The Covid-19 pandemic has been hogging international headlines, and for good reason. It is the cause of rapidly shifting dynamics: With changing priorities, consumption methods and a shutdown of global borders and supply lines. Leading to what many perceive to be a deglobalising world.

Even so, students around the world are still seeking to study in a country not their own, in search of a better programme, another culture, or just the overall experience of striking out as a young individual.

Ordinarily, Singapore would stand out among Asian countries as an ideal choice for students looking to further their education in: This is for a myriad of reasons, including degree recognition and university ranking, with Singapore’s NUS and NTU both occupying spots in the top 20 universities in the world.

However, as with most other countries, the pandemic situation has caused differences in learning, teaching and global transportation.

Singapore’s Changi Airport dropped from the 7th to 58th on the world’s busiest airports list. (Image Credit:

As an inbound student, or simply someone looking to complete their university education in Singapore. it would be foolish not to acknowledge the changes higher education in Singapore has undergone considering the coronavirus.

In this article, we will look at how things have changed for inbound students in search of a Singaporean university education during these exceptional times.

Hybrid Classes for Every Student type

With Safe-distancing and safe-entry procedures in place, university courses have embraced a mix of online and face to face sessions. As of December 2020, some smaller tutorials for more rigorous subjects are conducted face to face.

The National University of Singapore terms their incarnation of this system “hybrid classes”, where students can “attend class in person, online, or both, including watching the class recording afterwards.” As described by NUS Business School Dean Professor Andrew Rose

A concept image by video communications technology company, Zoom, showing off how a Zoom-assisted hybrid class might look like (Credit: Zoom)

While specifics may vary, the hybrid system local universities like NUS and NTU gives foreign students starting their terms the chance to experience campus life while concurrently ensuring that students stuck overseas due to travel restrictions do not miss out on the curriculum. A move aimed at giving students the confidence to go through their semester both on-campus or from the comfort of home without the risk of international flight.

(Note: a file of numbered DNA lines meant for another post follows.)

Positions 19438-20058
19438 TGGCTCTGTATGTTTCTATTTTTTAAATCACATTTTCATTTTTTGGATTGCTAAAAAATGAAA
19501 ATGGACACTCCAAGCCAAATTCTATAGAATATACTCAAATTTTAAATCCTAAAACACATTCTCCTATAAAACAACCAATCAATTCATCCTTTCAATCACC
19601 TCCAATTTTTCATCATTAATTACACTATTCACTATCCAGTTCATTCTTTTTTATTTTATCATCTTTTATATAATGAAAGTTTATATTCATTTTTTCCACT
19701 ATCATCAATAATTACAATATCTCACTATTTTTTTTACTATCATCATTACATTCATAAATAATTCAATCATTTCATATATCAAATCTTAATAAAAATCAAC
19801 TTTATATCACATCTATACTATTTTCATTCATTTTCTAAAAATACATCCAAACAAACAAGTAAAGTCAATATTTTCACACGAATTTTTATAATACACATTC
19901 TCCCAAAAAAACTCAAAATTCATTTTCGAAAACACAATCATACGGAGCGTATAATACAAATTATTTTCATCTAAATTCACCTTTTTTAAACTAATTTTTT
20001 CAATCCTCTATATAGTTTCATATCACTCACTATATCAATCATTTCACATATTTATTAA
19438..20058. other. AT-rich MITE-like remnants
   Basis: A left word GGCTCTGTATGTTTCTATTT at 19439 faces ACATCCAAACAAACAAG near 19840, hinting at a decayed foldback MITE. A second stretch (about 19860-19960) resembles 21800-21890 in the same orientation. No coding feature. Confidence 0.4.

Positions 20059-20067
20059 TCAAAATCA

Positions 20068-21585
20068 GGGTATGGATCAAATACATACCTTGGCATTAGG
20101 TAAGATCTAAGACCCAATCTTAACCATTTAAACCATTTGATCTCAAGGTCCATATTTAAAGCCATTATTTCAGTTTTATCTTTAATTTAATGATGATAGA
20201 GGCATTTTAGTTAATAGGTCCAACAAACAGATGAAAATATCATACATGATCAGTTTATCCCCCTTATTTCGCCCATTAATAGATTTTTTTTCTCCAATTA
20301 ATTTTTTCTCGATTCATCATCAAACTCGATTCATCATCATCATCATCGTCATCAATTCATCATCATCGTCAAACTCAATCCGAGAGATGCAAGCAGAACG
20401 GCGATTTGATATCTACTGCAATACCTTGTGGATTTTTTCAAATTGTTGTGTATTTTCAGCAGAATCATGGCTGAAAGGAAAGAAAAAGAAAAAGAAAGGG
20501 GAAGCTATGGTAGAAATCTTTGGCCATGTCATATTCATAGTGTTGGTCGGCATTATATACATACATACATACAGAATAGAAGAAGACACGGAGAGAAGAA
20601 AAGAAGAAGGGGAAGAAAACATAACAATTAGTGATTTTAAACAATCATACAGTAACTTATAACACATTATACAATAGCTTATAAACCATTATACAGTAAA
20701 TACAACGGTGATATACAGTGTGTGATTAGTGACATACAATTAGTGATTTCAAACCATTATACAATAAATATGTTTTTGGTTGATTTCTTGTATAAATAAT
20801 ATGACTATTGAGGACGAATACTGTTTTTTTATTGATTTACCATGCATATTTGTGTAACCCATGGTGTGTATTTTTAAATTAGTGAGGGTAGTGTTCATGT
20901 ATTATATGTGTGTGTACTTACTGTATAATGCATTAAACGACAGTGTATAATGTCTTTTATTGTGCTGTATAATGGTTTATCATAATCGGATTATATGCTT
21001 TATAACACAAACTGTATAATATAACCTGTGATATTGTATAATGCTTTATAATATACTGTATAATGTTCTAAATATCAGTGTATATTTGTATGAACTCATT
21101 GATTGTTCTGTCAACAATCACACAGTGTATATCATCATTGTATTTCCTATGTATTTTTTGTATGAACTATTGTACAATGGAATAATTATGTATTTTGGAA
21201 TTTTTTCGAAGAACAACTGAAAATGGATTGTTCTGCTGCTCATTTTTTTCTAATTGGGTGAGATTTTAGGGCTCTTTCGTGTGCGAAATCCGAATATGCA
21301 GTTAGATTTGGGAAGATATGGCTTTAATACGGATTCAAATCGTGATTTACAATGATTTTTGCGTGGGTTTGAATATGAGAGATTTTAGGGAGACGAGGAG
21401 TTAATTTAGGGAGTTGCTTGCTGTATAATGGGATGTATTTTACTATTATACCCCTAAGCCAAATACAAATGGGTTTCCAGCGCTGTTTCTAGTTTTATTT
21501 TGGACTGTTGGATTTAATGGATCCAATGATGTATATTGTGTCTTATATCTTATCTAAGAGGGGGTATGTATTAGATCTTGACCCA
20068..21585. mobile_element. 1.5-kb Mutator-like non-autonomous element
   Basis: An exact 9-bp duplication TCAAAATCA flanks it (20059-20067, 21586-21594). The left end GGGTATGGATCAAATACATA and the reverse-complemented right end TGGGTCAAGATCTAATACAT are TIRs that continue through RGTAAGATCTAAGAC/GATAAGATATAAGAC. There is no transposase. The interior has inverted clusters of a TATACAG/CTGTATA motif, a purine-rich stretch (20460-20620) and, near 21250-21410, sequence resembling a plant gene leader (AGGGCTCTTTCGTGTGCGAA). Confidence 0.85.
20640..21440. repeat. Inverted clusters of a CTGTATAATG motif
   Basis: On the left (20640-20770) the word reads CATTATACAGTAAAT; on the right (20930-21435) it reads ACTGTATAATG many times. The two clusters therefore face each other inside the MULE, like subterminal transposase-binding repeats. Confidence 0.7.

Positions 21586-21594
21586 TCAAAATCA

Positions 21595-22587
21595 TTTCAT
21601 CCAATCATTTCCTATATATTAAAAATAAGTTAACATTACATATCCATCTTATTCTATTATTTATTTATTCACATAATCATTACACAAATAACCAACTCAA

For those who are holding out for the full Singaporean college experience, or for those who prefer face to face sessions and a physical college experience over online lessons, universities also support students who choose to take a Leave of Absence for the affected semesters, until they can return.

Though most foreign students found their university experience deferred at the start of the global pandemic, as of end 2020, most universities have reported that their foreign students are back in Singapore and starting their terms as scheduled.

“We will continue to support the remaining international students with the submission of their applications to the relevant agencies to obtain the necessary approvals,” an NUS spokesperson was quoted as saying.

Offline Classes Essential to the University Experience

In an age where information is available freely in the worldwide web, it can be argued that the value of universities is found in its physical halls, where students can exchange views, debate and collaborate.

The exchange of ideas in a physical environment provides opportunities for students to engage with their peers and seniors. This enables them to develop communication skills essential for the workforce and to generate original ideas on problems and subjects.

Besides revealing and reinforcing the importance of technology in institutions. The pandemic has also served to highlight the essential part face-to-face classes play in the university experience.

With challenge comes evolution. The pandemic has motivated Singapore’s institutes of higher learning to embrace technology, push the envelope in innovation, as well as to relook what is important in its student’s education. These have led to structural changes and hybrid classes that are here to stay.